Legislative Assembly for the ACT: 2016 Week 8 Hansard (10 August) . .
Following the announcement I was also pleased to receive congratulations from Robin Poke, president of the ACT Olympic Council, who played a major role in creating and then developing the ACT sports awards back in 1984. He noted that "it makes eminent sense to combine the two" and said, "I congratulate you on a great outcome."
Additionally, many sporting bodies and athletes in Canberra took to social media to share their excitement about the new awards, including Cricket ACT, Special Olympics Australia, Volleyball ACT, Netball ACT, CBR Brave and Triathlon ACT.
Nominations for the CBR sport awards open this Friday, 12 August and the awards will take place on Friday, 9 December. The CBR sport awards night promises to be a fantastic celebration of our city's proud sporting culture, its champions and quiet achievers and the passion Canberrans bring as players and supporters to their favourite sports.
Canberra Hospital—infrastructure planning
MS LAWDER: My question is to the Minister for Health. In June, minister, you said in relation to the Canberra Hospital that "the assessment is that over the next five to 10 years' utilisation of the existing infrastructure, with a modest level of improvement, will actually give us the capacity we need to meet demand over that period." Minister, why will a modest level of improvement give the Canberra Hospital capacity to meet demand over the next five to 10 years when the statistics show that the hospital is not able to meet demand now?
MR CORBELL: I thank Ms Lawder for the question. There is this thing called "bed utilisation". The facts are that other public hospital systems deliver a better level of bed utilisation—that is, more people utilising the same amount of bed stock—than we achieve in our public hospital system. We have to turn that around and we have to change that because that means getting better value for money for the taxpayer with the money that is being spent now in our public hospital system.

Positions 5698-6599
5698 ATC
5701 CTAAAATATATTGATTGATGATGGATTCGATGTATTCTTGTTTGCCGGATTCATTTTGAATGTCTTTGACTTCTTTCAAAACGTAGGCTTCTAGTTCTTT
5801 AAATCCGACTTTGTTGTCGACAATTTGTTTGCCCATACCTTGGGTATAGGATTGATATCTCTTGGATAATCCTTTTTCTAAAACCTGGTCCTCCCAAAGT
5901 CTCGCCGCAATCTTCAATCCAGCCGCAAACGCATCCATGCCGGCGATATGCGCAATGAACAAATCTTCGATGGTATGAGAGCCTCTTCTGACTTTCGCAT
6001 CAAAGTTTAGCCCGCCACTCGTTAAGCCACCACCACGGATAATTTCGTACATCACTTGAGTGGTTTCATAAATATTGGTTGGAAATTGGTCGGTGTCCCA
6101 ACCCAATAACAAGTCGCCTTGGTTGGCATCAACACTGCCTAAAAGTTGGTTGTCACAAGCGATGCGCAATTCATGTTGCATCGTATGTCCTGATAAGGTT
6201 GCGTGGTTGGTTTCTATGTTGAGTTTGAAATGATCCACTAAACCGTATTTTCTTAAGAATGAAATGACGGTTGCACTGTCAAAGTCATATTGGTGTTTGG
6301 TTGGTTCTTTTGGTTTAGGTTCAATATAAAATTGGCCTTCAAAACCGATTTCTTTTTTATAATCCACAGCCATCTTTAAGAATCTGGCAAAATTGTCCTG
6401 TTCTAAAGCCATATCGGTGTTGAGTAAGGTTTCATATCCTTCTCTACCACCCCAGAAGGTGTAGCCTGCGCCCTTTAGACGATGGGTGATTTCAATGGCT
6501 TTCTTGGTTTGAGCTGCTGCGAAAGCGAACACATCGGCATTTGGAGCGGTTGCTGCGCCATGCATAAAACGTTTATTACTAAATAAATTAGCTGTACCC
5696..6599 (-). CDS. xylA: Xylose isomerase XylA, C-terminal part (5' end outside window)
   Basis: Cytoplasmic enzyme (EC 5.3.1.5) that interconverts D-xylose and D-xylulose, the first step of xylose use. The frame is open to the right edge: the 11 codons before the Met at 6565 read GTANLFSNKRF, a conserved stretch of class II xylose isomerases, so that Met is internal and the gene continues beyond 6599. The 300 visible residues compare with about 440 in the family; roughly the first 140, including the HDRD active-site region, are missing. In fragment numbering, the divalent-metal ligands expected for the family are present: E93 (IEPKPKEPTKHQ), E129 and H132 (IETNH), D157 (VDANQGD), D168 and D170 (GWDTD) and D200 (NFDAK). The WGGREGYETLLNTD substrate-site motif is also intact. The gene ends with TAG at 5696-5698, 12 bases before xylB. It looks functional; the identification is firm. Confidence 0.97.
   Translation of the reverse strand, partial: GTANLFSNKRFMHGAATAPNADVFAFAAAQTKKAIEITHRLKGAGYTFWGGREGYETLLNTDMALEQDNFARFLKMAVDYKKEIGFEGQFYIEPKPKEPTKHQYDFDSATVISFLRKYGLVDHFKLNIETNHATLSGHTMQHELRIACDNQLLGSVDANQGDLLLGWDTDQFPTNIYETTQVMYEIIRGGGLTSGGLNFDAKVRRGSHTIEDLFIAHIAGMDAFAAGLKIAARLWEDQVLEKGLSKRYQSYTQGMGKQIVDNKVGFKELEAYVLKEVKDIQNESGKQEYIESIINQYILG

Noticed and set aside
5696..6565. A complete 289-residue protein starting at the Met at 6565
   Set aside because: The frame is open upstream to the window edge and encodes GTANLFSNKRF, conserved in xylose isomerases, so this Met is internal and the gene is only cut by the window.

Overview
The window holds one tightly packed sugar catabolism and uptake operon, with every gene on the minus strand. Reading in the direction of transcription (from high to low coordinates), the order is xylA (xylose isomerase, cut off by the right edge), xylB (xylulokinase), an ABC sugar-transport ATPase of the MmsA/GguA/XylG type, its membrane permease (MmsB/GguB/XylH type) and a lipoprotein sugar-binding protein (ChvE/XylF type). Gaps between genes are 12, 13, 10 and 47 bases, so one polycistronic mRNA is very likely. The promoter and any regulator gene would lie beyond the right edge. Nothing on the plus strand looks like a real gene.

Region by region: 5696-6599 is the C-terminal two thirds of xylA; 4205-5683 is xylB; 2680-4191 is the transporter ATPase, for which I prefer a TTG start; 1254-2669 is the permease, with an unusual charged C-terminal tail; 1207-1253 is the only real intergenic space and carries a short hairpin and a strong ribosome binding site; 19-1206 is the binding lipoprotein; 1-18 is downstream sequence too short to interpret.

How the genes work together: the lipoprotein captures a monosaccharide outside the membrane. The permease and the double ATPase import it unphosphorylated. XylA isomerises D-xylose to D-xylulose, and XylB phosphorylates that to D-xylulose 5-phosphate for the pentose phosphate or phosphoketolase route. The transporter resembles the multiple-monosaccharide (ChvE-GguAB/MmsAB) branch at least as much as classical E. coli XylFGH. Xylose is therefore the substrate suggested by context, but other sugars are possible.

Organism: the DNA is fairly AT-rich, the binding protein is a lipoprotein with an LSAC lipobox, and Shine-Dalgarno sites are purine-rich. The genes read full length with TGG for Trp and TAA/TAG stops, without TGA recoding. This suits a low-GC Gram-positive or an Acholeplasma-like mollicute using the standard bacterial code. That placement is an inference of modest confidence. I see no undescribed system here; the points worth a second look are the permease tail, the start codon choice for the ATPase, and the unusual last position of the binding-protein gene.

What we have from those opposite is that they are walking away from a more efficient public hospital system. They are walking away from any commitment around reform of how services are delivered so that more people get access sooner. Instead, they are trying to do the cash splash and spend $400 million on a project that delivers a net gain of 30 hospital beds. By comparison, we are delivering a net gain of 50 public hospital beds through better utilisation of existing infrastructure.
Those opposite cannot any longer criticise this government on the cost of running the public health system when they walk away from any interest in efficiency or bed utilisation. That is the difference between this side and the other side of this chamber: $400 million for 30 extra beds or the equivalent of 50 extra beds through more efficiency in our public hospital system and more people getting treatment sooner through smarter use of the resources we have already made an investment in.
MADAM SPEAKER: A supplementary question, Ms Lawder.
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